Friday, March 11, 2005


From time to time you see them selling packs of gum around Taipei, hooded to hide their disfigurement, with so much irrecoverable -- burn victims.

A day or two ago I saw a woman who had chosen not to hide beneath the hood. Her bravery was staggering, but her appearance made you understand why others make a different choice. The woman simply had no face left, nothing recognizable as a human feature, and if her head had not been attached to a body, I wouldn't have known what it was. She was flanked by men I took to be her brothers; thank heaven for mercies.

Some months ago I saw a man lying across a window-unit air conditioner that was protruding from an eighth-floor office. He was working steadily with his screwdriver and wrench, going about his business as if he were engaged in something normal.

Families on scooters -- small children standing on the floorboards, unharnessed and helmetless between a parent's feet. Busses to the left, delivery trucks to the right, the scooter itself zipping as scooters do through the mass hysteria of Taipei traffic.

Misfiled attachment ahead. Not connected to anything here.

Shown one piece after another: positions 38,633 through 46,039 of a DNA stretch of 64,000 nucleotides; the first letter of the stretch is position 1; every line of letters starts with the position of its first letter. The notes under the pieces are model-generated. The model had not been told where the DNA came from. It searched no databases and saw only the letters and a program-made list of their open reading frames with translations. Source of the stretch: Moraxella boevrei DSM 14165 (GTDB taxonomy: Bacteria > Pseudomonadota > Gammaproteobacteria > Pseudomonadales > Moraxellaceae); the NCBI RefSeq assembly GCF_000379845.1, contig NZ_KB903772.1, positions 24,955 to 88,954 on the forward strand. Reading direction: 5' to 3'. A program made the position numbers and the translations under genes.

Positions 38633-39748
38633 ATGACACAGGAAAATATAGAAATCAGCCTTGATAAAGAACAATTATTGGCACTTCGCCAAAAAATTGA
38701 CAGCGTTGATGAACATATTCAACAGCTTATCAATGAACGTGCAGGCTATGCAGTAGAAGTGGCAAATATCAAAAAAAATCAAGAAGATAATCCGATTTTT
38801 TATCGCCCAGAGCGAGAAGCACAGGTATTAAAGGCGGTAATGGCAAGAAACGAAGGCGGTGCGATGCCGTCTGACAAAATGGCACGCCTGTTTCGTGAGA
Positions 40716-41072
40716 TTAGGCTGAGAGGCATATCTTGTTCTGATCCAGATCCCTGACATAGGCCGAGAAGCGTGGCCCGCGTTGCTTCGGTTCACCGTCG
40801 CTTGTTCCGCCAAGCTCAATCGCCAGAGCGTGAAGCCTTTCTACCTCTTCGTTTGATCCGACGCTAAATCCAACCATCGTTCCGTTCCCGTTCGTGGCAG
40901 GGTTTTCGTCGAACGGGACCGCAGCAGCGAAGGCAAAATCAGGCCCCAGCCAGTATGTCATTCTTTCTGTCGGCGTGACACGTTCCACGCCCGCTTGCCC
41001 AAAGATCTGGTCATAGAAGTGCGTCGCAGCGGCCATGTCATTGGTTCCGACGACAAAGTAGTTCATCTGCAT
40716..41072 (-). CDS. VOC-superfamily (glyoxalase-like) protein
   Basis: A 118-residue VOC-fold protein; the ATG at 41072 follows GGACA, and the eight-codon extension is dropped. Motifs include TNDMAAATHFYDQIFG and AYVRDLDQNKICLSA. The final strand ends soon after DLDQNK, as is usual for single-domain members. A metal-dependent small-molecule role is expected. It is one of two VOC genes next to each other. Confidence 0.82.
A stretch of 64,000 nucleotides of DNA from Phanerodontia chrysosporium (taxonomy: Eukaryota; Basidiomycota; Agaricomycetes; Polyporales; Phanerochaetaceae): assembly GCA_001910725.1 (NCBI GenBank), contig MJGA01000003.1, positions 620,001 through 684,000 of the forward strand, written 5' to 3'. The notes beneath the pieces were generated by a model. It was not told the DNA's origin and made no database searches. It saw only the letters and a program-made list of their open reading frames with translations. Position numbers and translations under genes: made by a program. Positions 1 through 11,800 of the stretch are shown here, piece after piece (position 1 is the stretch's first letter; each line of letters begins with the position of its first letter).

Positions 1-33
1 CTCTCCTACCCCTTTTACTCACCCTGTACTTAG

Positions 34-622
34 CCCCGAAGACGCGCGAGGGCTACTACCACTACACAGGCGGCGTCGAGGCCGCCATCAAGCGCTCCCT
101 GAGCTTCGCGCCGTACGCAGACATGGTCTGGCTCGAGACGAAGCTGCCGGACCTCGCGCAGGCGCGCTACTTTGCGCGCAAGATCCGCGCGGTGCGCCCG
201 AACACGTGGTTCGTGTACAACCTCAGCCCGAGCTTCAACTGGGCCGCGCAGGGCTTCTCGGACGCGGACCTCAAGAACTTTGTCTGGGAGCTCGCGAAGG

And this relative pecadillo, that Taiwan taxis are equipped with seat belts but none of them actually work. This is less dangerous than it sounds, because some of the cabbies are sober.

Dare I ask what sorts of standards are prevalent in the control rooms of Taiwan's nuclear power plants?

I understand that modern concepts of safety are the luxury of fully-developed nations -- but Taiwan is wealthy enough for little bits of luxury.

I understand that modern concepts of safety can metastasize into something oppressive, as when parents refuse to let children skin their knees.

But nonetheless. Would a bit of sensible precaution-taking be a bad thing in Taiwan? Would safety squeeze the lifeblood out of a country whose whole charm is its zaniness?

I say no. So I encourage repairmen to dismount their air conditioners and come back inside, where the ground is nearer by. I call on scooter-families to ride the slow old bus instead. Most of all, I'd prefer to see more buildings equipped with fire escapes, so that we'd encounter fewer hooded unfortunates who sell chiclets for a living.

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